New Preamp/DAC and Phono Stage from McIntosh

by The Audio Beat | December 9, 2016

cIntosh Lab has introduced a pair of new products that bring together analog and digital audio technologies.

The D1100 (top right, $7000) is a preamplifier and converter for digital sources. Its eight-channel, 32-bit DAC is used in quad-balanced mode, and it features three optical, three coaxial and one each of MCT, AES/EBU and USB digital inputs. The USB input accepts up to 32-bit/384kHz PCM data and supports DSD64, DSD128, DSD256, DXD 352.8kHz and DXD 384kHz playback. All the other inputs accept up to 24-bit/192kHz data.

What brings the fully digital D1100 into the analog realm is its use with McIntosh's C1100 vacuum-tube line-stage preamplifier. The two can be connected and used in tandem, creating an analog and digital control center. When connected, the C1100 takes over all control of the D1100,  resulting in a single user interface.

The dual-mono MP1100 ($8000) is a phono stage that uses four 12AX7A vacuum tubes, two per channel in a fully balanced configuration. It has three sets of RCA phono inputs, with XLR connectors also available for one of the inputs. All inputs allow for adjusting both resistance (six settings) and capacitance (eight settings). Gain is adjustable from 40dB to 64dB.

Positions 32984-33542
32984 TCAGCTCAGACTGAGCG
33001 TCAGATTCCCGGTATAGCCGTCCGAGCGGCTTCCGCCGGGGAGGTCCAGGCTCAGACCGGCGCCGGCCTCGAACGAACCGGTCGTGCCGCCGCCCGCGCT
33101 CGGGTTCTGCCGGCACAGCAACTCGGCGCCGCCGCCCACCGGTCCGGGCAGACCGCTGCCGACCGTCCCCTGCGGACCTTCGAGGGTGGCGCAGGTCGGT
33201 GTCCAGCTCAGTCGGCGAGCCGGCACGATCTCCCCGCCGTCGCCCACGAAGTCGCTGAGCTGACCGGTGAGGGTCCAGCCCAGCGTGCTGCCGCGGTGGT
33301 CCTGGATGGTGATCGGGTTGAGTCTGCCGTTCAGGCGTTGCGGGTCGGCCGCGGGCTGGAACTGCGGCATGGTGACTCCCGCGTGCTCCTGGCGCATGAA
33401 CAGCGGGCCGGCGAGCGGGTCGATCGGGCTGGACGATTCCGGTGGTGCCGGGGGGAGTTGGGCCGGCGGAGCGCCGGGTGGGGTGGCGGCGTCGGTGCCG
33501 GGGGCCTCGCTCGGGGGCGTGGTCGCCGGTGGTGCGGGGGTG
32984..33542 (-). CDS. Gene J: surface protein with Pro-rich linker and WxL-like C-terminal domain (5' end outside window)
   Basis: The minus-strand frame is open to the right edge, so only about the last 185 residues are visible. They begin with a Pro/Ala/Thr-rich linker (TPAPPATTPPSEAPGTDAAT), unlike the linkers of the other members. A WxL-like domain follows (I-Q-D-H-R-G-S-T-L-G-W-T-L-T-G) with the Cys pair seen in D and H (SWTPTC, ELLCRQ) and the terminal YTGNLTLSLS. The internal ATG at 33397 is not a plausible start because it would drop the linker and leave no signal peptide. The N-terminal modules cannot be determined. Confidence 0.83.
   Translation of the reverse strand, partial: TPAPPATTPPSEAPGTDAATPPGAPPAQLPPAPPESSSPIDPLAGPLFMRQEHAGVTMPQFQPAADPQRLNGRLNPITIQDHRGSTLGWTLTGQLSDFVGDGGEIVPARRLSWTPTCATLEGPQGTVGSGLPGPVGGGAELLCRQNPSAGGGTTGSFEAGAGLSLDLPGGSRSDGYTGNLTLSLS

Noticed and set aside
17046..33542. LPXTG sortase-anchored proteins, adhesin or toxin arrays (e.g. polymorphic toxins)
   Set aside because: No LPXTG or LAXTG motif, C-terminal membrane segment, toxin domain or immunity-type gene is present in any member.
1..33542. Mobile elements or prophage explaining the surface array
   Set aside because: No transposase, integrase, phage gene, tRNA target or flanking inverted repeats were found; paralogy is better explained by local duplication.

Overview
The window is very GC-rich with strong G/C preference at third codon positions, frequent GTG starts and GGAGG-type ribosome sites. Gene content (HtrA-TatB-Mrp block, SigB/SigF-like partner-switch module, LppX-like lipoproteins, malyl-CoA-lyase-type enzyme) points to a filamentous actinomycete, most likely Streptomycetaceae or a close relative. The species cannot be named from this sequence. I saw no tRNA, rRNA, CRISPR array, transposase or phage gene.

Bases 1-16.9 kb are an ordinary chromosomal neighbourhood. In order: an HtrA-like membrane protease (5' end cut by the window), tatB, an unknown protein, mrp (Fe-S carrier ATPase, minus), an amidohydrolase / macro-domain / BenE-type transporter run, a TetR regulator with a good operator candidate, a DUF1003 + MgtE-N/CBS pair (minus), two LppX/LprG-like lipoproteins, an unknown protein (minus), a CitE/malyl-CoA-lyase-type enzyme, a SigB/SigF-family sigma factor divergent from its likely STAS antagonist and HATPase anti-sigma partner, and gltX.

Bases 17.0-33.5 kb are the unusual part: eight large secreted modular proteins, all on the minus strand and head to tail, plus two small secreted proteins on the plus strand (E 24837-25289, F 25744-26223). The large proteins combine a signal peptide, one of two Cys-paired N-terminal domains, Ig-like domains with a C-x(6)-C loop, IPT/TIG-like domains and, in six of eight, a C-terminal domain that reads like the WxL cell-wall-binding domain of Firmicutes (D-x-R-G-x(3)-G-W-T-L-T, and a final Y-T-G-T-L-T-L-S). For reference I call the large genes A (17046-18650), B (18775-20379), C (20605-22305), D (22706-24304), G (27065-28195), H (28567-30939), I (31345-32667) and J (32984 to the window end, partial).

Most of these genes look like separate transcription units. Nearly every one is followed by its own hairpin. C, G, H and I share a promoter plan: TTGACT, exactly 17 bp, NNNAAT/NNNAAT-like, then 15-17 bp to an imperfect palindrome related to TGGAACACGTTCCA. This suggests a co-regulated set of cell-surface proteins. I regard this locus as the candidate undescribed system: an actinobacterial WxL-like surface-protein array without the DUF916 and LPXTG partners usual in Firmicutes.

The MP1100 comes pre-programmed with profiles for moving-coil and moving-magnet cartridges as well as McIntosh's MT10 and MT5 turntables. Five additional customizable profiles are included and can be assigned to any phono input. RIAA, LP, NAB, AES and 78 EQ curves are included, along with a rumble filter. According to McIntosh, the MP1100's scratch filter "can help restore the sound of frequently played records that may have become a little worn."

The MP1100 comes with pairs of balanced XLR and unbalanced RCA high-level inputs for connecting other sources, and a pair each of balanced and unbalanced outputs. It also has optical, coaxial and USB outputs, the latter of which can be used to rip albums to a computer. The MP1100's digital outputs are fixed at 24-bit resolution, but they can be set to either 96kHz or 192kHz sampling frequency.

Both new units feature classic McIntosh styling, with glossy black faceplates and ice-blue meters that indicate output levels.

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